A good friend and colleague of mine posted an article on Facebook recently about how exercise can help to treat chronic disease. (You can check it out here). I took an apprehensive step up onto my soap box to highlight the important role that Wellness Coaching can play in that process too. My buddy wanted to know my thoughts on the issue but I decided my response would be far too lengthy to write in the comments section (not to mention the frustrating grammatical limitations of not being able to put in paragraph breaks. Here’s hoping one day Mr Zuckerberg creates an “essay” button to neighbour “like”, “comment” and “share”).
Hence, I have taken it upon myself to respond by way of a blog post.
To begin with, let’s start with what Wellness Coach actually is.
The godfather of the current coaching movement, W Timothy Gallwey (who authored a number of books about improving sports and business performance) concisely defines coaching as “the art of creating an environment, through conversation and a way of being, that facilitates the process by which a person can move toward desired goals in a fulfilling manner.” (M. Moore et al. Coaching Psychology Manual 2010, p3).
In Wellness Coaching the clients’ visions and goals, obstacles and apprehensions are listened to, without judgement. The definition of their ideal personal wellbeing is constructed, and plans, completely created by the client themselves, are put into place.
If we consider the article that my friend posted, let’s presume “Sue” is told by her doctor she is overweight and at risk of developing diabetes, a chronic illness. Appreciating the benefits that exercise can have on that condition the doctor refers Sue to an exercise facility to work with a trainer to get her more active. The trainer writes up a program for Sue that involves some light resistance work, some light cardio work and suggests that Sue attends the gym three times a week and tries to do a 30 minute walk around home on the other days of the week.
The doctor has done a great job in trying to reduce Sue’s likelihood of developing diabetes through physical activity. The trainer has done a great job in prescribing exercises suitable for Sue’s presentation.
But has anyone really asked Sue?
Sue works 5 days a week. She has a sick husband at home. Sue also has a small hobby farm that she needs to attend to and she has grandchildren that she babysits on the weekend. She knows her health needs attention, but she can’t possibly do what the experts have told her to do.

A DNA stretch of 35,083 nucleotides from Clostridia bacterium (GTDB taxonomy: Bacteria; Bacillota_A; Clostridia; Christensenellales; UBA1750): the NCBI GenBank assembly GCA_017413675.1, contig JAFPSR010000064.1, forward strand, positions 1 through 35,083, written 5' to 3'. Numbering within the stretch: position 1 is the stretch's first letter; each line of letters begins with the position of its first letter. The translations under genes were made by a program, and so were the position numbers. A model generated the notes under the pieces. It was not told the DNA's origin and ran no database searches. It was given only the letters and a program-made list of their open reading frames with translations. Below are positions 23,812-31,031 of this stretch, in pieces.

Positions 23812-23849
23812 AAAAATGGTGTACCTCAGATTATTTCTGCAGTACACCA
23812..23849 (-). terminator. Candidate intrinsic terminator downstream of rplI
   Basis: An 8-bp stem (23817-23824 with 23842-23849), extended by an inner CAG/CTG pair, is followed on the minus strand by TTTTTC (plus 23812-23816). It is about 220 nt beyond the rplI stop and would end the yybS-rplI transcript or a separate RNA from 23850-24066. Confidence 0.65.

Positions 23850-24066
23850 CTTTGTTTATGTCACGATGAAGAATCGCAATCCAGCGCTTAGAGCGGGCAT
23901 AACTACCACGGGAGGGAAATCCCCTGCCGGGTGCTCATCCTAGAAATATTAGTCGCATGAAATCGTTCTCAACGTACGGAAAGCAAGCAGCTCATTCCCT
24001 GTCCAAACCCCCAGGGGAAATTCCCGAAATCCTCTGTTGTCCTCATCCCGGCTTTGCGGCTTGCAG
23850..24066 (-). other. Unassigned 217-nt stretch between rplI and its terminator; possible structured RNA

Enter the Wellness Coach.
If Sue was my client I’d be asking her how important her health is to her and why it is important to her. What areas of her life would change if her health was better? What wouldn’t change if she stayed the same? What does she imagine life to be like as a healthier version of herself; how would she feel; what would she do; how would she behave; how would she walk, talk, work? What can she do to create that life? I’d be asking her how confident she is about making lifestyle changes that can improve her health. I’d ask her to tell me what she wants her results to look like in 12 months’ time and 12 weeks’ time. I’d ask her to tell me what she could so this week that might work towards that 12 week goal.
As a result of “creating the environment, through conversation and way of being” Sue may tell me that as a healthier version of herself she has more patience and understanding when caring for her husband. She might tell me that with less weight, she feels confident enough to attend some of the local community events and that means she feels more connected to people and has more support around her. She might tell me that with more patience, less weight, more self-confidence and more community support she has the time and energy to play with the grandkids on the weekend and can take them to special outings because she isn’t worried that she is embarrassing them. She might tell me that this week she can take the long walk around the paddock to feed the sheep.
The numbers that the doctor sees are intangible to Sue. The imminent risk of diabetes doesn’t actually mean that much to Sue. The plan to go to the gym and start walking regularly is unrealistic and unattractive to Sue at the moment. She has no connection to this prescription.
Wellness Coaching however, has unlocked that the relationship with her husband is important to Sue; that feeling confident is important; that feeling connected to and supported by her community is important; that being more present with her grandchildren is important. Changing Sue’s health is now anchored by her values and a vision of herself – that is far more relevant than “numbers” or “risks”.
Sue’s plan to walk the long way around the paddock is her plan towards better health. It fits in with her lifestyle, her time, her interests and her priorities. Not the Doctor’s. Not that trainer’s. It may not produce results as quickly, but it is more likely to be something that she can do indefinitely.
With regular coaching (until Sue reaches a state of "self-efficacy" - where she can manage her wellbeing independently) we’d layer more actions on top of the ones she has already established and feels confident about continuing. And ta-dah! Sue has made changes to her health so the Doctor is happy. Sue may eventually even feel enthused enough about joining the gym, so the trainer is happy. But most importantly, Sue is happy.
So in summary, of course I support the article that suggests exercise is a great prescription for chronic illness.
But it doesn’t matter what I think. The person with the chronic illness needs to think it’s a good idea too. And Wellness Coaching can help initiate that thinking and nurture the change that comes from it.
Yeh, there’s no way that was going to fit in the comments section.
PS: If you're a visual kind of person, this clip is a great way to summarize coaching.